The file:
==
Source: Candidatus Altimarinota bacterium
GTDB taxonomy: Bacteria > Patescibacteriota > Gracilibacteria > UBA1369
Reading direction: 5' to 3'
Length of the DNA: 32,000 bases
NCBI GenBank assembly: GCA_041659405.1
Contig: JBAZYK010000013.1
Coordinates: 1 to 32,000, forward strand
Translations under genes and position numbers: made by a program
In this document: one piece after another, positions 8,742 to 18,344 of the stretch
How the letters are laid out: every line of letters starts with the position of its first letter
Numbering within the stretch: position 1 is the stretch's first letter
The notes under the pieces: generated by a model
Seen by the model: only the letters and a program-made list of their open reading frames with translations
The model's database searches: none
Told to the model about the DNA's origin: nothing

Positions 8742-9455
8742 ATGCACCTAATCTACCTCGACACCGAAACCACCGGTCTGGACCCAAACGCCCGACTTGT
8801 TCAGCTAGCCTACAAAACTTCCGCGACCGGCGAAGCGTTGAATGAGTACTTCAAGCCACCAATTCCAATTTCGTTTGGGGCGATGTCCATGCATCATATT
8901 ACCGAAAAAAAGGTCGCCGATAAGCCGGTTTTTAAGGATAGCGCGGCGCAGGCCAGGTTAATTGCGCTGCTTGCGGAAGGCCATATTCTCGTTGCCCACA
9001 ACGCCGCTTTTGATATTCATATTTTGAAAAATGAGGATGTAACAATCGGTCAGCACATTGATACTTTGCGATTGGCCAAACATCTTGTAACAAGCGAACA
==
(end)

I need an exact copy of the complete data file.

Source: Candidatus Altimarinota bacterium
GTDB taxonomy: Bacteria > Patescibacteriota > Gracilibacteria > UBA1369
Reading direction: 5' to 3'
Length of the DNA: 32,000 bases
NCBI GenBank assembly: GCA_041659405.1
Contig: JBAZYK010000013.1
Coordinates: 1 to 32,000, forward strand
Translations under genes and position numbers: made by a program
In this document: one piece after another, positions 8,742 to 18,344 of the stretch
How the letters are laid out: every line of letters starts with the position of its first letter
Numbering within the stretch: position 1 is the stretch's first letter
The notes under the pieces: generated by a model
Seen by the model: only the letters and a program-made list of their open reading frames with translations
The model's database searches: none
Told to the model about the DNA's origin: nothing

Positions 8742-9455
8742 ATGCACCTAATCTACCTCGACACCGAAACCACCGGTCTGGACCCAAACGCCCGACTTGT
8801 TCAGCTAGCCTACAAAACTTCCGCGACCGGCGAAGCGTTGAATGAGTACTTCAAGCCACCAATTCCAATTTCGTTTGGGGCGATGTCCATGCATCATATT
8901 ACCGAAAAAAAGGTCGCCGATAAGCCGGTTTTTAAGGATAGCGCGGCGCAGGCCAGGTTAATTGCGCTGCTTGCGGAAGGCCATATTCTCGTTGCCCACA
9001 ACGCCGCTTTTGATATTCATATTTTGAAAAATGAGGATGTAACAATCGGTCAGCACATTGATACTTTGCGATTGGCCAAACATCTTGTAACAAGCGAACA